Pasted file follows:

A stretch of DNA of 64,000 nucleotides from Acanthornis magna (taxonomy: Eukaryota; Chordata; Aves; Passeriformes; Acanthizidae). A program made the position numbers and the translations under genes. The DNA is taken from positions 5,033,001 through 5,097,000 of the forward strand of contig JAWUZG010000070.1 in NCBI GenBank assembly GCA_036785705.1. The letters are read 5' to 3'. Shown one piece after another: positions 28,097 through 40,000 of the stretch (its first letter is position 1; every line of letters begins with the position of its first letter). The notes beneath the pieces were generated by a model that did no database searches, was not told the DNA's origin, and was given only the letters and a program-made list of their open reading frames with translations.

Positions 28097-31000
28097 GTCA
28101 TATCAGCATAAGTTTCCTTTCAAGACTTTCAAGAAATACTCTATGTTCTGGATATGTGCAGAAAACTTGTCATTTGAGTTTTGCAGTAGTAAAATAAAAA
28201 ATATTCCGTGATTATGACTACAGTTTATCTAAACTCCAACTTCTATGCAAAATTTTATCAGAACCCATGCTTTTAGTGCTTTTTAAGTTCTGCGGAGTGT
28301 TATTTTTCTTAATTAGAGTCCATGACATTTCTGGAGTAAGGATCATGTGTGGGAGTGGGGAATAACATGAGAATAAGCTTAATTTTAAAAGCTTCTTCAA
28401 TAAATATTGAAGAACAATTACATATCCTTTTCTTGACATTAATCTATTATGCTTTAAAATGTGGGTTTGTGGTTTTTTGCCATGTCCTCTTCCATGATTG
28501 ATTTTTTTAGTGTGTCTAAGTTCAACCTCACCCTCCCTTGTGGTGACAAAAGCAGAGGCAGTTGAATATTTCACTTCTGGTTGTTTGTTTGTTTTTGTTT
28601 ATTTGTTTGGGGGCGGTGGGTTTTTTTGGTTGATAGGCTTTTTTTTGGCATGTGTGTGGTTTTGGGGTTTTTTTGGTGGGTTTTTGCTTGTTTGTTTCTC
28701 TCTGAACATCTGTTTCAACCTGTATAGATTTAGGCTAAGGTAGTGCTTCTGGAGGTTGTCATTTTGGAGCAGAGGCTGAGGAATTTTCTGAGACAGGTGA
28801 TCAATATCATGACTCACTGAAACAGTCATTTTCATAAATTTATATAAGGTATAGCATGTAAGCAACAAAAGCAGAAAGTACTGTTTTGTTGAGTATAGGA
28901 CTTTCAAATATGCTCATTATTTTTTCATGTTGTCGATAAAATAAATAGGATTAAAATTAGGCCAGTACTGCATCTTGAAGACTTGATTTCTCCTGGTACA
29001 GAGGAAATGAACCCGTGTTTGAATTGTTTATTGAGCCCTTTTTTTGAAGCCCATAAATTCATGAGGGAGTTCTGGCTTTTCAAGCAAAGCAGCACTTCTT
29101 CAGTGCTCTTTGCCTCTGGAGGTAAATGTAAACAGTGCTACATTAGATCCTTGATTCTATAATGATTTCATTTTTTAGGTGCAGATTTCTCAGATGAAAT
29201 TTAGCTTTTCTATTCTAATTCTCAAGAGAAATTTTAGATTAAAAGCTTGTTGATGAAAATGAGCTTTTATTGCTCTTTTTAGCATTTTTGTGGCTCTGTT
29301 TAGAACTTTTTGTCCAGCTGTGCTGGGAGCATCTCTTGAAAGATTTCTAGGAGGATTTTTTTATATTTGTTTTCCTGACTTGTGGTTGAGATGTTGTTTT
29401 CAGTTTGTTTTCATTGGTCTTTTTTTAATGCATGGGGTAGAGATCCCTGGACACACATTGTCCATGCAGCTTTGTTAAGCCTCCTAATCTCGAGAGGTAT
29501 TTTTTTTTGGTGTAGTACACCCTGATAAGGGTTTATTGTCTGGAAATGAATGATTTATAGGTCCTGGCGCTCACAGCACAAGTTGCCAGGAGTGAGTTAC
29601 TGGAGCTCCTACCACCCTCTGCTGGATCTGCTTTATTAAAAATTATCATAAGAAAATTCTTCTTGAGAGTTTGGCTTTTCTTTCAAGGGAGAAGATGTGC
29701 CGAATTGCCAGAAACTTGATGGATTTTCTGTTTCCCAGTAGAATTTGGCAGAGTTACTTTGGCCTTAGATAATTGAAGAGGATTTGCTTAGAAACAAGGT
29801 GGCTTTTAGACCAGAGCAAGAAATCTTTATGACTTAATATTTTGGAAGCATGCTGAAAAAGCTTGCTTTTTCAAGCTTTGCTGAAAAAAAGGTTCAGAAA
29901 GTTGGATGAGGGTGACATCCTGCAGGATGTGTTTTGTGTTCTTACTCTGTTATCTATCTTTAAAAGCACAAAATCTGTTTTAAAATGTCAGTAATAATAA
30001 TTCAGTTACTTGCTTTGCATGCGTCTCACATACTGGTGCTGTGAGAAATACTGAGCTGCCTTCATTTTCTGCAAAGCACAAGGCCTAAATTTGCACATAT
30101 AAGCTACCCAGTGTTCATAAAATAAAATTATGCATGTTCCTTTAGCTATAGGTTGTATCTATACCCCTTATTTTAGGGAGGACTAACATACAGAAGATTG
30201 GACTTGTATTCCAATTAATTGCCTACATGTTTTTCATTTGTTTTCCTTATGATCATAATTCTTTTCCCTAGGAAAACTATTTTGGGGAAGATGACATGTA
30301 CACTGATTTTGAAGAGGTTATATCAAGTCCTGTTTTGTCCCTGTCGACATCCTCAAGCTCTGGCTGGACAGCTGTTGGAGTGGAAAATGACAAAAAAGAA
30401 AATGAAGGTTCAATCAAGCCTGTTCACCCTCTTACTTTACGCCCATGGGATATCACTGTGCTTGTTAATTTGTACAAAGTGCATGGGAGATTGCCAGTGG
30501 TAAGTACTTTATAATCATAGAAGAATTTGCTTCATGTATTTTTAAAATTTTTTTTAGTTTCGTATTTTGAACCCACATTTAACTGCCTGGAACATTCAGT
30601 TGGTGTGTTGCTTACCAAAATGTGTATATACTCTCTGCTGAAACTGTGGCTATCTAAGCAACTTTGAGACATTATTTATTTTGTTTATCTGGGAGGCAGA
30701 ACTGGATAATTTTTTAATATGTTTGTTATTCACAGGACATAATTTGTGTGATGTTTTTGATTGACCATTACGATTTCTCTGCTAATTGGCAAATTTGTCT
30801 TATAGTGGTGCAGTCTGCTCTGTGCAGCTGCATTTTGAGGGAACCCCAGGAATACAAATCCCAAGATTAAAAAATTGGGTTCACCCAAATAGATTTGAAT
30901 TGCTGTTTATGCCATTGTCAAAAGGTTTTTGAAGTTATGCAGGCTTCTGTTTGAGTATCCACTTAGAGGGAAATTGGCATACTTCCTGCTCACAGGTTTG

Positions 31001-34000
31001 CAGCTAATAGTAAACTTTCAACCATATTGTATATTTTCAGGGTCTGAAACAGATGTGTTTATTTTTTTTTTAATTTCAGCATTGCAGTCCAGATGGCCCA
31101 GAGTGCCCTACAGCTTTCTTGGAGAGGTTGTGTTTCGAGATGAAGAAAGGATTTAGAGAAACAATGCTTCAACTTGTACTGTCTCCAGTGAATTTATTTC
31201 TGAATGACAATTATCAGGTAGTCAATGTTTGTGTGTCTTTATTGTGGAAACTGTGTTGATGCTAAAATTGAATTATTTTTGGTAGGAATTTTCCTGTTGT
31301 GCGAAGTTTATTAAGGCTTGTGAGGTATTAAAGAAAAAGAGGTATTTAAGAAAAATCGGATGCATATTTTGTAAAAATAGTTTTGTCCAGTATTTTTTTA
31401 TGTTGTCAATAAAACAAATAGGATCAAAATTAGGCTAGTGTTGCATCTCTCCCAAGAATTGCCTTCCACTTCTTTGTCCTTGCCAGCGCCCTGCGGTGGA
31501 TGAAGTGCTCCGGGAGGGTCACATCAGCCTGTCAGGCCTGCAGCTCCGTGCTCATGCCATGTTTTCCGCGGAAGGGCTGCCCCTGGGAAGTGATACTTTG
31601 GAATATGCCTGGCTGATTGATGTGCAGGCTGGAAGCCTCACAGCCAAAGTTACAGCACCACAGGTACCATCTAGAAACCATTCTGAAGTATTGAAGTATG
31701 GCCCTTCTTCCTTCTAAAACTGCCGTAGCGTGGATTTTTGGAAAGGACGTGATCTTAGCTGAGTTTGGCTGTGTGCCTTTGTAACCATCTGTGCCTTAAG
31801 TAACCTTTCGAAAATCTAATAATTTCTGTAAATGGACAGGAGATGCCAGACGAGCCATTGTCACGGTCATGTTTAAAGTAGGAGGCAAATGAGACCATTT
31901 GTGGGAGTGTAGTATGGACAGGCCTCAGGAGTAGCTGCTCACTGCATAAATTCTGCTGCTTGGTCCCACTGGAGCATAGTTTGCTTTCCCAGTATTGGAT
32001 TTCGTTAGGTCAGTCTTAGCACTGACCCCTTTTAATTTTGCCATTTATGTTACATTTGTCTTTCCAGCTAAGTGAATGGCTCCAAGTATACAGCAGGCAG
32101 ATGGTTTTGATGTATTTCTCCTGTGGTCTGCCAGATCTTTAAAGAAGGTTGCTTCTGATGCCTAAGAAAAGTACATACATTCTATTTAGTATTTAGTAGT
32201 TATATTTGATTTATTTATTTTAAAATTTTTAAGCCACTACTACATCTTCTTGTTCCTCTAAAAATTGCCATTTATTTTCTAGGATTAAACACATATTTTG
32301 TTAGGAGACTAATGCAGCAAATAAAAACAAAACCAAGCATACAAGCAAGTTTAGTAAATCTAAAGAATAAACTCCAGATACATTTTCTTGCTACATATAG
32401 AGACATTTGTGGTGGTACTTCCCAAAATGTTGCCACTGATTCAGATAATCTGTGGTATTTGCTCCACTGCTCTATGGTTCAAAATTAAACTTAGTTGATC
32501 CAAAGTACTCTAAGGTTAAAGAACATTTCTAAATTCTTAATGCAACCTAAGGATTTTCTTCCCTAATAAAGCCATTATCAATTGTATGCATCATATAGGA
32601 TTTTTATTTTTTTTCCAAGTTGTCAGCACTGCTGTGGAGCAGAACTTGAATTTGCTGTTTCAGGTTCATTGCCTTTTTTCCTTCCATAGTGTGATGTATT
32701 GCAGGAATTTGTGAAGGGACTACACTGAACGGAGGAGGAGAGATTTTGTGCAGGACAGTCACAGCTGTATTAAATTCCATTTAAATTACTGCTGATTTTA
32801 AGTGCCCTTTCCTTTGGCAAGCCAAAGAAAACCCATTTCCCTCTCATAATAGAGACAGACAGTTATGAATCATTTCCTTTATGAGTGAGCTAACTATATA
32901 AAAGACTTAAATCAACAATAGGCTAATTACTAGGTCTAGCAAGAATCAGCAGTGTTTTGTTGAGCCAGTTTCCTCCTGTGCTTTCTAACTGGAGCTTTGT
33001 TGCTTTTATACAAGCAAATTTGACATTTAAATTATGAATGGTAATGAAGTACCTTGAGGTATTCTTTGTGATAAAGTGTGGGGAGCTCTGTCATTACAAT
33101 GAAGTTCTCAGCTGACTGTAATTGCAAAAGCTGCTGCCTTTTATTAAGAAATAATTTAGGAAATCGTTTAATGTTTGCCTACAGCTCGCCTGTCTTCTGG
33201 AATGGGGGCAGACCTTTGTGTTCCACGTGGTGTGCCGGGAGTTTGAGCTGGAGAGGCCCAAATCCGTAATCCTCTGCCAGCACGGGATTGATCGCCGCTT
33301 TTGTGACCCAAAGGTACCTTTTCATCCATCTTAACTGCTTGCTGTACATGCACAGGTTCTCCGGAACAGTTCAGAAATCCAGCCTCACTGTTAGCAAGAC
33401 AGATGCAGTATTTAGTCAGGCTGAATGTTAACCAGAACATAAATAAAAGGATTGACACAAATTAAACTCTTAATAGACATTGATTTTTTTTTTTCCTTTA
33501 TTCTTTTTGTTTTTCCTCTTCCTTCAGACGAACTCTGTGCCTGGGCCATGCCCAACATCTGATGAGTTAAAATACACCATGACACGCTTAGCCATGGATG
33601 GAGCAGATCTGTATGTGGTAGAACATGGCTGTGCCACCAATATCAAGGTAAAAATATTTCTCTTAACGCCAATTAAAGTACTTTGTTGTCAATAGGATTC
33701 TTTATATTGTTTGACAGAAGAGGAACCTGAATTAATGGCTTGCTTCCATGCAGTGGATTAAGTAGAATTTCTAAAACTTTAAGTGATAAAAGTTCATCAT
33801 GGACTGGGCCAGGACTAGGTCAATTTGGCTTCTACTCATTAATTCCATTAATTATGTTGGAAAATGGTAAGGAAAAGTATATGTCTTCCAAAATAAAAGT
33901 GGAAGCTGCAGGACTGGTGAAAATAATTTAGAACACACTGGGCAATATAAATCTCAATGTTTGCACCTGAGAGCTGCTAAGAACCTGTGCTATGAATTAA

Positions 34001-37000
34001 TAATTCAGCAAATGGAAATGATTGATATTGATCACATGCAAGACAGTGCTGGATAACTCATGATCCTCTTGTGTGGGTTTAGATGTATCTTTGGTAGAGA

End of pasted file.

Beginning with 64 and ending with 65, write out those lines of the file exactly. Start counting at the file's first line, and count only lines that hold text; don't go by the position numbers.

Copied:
Positions 34001-37000
34001 TAATTCAGCAAATGGAAATGATTGATATTGATCACATGCAAGACAGTGCTGGATAACTCATGATCCTCTTGTGTGGGTTTAGATGTATCTTTGGTAGAGA